Britain Is second only to Ireland as the top entrepreneurial hot spot in Europe, according to a survey out today.
The survey, which ranks countries according to their business-friendly attributes, suggests Silicon Valley has more to fear than just redundancy slips as cities such as London increasingly steal a march on California's appeal to entrepreneurs.
Britain comes fifth in the poll of the best places in the world to start a business conducted by Forbes Global magazine. France comes a distant 22nd while Germany is ranked 11th. The study is based on a number of yardsticks, such as the legal cost of starting an enterprise and the "stock option misery index", which includes social security levies and taxes on the options themselves.
The US still tops the rankings, but faces a strong challenge from Asia, as countries such as Singapore and Hong Kong capitalise on their status as windows on the global world to pull in players looking for an international base.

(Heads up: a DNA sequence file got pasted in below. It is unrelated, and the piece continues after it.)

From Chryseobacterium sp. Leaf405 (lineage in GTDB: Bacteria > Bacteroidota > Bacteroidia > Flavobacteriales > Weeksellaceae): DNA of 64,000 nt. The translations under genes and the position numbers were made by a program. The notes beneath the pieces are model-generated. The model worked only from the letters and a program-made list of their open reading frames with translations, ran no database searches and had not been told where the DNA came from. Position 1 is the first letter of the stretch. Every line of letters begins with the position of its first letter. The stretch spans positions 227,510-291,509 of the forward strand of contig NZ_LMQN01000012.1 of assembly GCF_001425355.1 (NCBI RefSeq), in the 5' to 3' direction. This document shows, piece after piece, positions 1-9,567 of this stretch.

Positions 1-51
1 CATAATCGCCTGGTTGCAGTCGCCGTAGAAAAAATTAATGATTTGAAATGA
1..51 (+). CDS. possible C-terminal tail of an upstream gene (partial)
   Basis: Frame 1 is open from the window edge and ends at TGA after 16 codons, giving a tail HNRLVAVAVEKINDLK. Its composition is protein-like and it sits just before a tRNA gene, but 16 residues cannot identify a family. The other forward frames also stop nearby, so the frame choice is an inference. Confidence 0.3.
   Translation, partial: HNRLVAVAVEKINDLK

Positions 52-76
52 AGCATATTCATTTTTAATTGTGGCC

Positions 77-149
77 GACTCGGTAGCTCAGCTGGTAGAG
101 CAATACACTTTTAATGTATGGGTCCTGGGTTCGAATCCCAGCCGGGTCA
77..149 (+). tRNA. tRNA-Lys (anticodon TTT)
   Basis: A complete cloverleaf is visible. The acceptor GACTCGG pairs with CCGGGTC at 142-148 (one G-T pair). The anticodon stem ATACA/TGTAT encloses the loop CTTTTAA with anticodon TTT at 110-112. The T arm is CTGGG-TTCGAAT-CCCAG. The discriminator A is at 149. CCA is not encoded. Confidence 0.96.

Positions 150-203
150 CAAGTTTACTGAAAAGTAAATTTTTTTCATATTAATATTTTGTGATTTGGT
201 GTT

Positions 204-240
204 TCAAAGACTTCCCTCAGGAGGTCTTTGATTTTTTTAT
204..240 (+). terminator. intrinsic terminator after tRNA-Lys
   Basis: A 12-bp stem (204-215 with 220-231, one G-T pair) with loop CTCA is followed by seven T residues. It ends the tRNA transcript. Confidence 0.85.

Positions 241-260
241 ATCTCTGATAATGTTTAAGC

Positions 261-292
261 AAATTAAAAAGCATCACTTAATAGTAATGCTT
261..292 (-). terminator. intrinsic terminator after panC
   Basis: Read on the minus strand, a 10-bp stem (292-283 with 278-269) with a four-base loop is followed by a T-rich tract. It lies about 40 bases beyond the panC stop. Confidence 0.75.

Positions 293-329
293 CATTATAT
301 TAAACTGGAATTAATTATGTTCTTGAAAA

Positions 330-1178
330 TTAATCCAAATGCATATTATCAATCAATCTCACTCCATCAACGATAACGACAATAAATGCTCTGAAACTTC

Leading venture capitalists supported the study's findings. Tim Brown, a partner at Alta Berkeley Venture Partners, which has backed 96 European start-ups over the past two decades, says that among Europe's strengths in attracting innovative businessmen are its academic and commercial research facilities. London, he notes, benefits from the universities of Oxford and Cambridge, while Helsinki has Nokia, the mobile telecoms giant, and Singapore has no less than 13 government-funded research institutes. In Britain it takes just 11 days to set up a new business; only the US, with seven days, and Australia, with three, are speedier.Reuse content